by Tony Start, CALM WA
From Savanna Burning—Understanding and Using Fire in
Northern Australia, Tropical Savannas CRC, Darwin 2001
'Bewitching flora of the sandstone ranges'
Photo: Tony Start
There are some truly rugged sandstone ranges embedded in
Australia’s savannas. Their dramatic scenery is the heart of
many national parks, and visitors find their extraordinary and
beautiful flora bewitching.
Yet few people, including some managers, appreciate the enigma
posed by their vegetation. Many shrubs that are killed by fire find
shelter in the rugged landscape. If burnt, they are totally
dependant on surviving seed to found a new generation; this must
then develop to flowering size to replenish the seed bank before
But spinifex relishes the same habitat. Spinifex is a perfect
fuel because its resin-rich, needle-like leaves form
well-ventilated hummocks. And it does burn, for everywhere but on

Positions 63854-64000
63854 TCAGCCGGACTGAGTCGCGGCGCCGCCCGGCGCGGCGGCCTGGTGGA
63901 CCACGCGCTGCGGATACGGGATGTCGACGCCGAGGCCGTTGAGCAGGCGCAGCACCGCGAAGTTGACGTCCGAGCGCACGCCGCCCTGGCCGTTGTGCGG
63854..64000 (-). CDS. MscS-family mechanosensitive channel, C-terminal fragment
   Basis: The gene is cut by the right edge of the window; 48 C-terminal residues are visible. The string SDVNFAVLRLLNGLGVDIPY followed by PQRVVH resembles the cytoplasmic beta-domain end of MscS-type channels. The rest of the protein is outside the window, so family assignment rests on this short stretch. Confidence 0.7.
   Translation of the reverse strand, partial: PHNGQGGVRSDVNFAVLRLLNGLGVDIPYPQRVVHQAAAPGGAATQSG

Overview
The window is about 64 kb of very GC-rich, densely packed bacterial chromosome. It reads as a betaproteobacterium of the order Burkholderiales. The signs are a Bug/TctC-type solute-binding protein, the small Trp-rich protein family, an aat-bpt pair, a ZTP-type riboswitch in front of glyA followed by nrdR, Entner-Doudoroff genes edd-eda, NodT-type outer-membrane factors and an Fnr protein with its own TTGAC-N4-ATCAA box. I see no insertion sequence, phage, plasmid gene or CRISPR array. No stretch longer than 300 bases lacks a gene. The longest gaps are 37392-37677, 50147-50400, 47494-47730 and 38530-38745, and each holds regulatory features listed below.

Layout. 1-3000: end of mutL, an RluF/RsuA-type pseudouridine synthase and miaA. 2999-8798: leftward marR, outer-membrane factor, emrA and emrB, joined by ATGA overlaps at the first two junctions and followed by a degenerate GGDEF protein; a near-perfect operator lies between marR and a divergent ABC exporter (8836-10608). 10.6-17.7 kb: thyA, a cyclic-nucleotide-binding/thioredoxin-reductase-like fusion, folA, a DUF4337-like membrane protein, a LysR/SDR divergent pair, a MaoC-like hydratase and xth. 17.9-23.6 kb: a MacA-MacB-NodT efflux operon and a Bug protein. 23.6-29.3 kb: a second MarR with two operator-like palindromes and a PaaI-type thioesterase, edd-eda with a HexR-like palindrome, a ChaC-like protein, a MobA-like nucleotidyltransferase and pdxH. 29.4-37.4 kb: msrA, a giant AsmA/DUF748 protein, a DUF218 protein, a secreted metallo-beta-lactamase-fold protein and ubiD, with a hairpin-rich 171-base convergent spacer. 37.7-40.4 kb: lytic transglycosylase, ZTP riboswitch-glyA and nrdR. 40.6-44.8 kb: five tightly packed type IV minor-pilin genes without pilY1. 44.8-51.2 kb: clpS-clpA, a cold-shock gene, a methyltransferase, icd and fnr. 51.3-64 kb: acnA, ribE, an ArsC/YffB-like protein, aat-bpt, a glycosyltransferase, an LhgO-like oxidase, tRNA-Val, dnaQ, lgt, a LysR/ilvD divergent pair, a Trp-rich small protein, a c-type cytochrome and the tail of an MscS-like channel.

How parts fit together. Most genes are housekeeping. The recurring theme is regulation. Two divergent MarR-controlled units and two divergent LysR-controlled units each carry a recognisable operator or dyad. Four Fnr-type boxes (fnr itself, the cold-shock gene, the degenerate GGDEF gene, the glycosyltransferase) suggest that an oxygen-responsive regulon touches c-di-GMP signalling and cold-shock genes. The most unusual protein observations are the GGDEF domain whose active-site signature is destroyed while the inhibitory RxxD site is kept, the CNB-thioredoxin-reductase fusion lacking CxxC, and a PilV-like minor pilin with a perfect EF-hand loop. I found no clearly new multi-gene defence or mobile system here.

the most isolated cliff ledges one can find charcoal, scorched
branches or other evidence of fire at some time.
Despite this, the fire-sensitive shrubs are often seen growing
profusely amongst spinifex hummocks in the sandstone.
Fire-sensitive plants survive through isolation
and infrequent burning in a rugged landscape.
How can this be?
The secret lies in how frequently these habitats burn. Provided
the shrubs can replenish their seed banks (they often take five or
more years to flower and longer to shed enough seed) they can live
with the risk of fire because, in this rugged landscape, bare rock
creates sheltered areas. Fires do get there sometimes, from
lightning or from burning leaves blowing in, but they have been
This is changing. For many reasons and in many places, fire is
now more frequent in the sandstone. The consequence is local
extinction of many fire sensitive shrubs in their former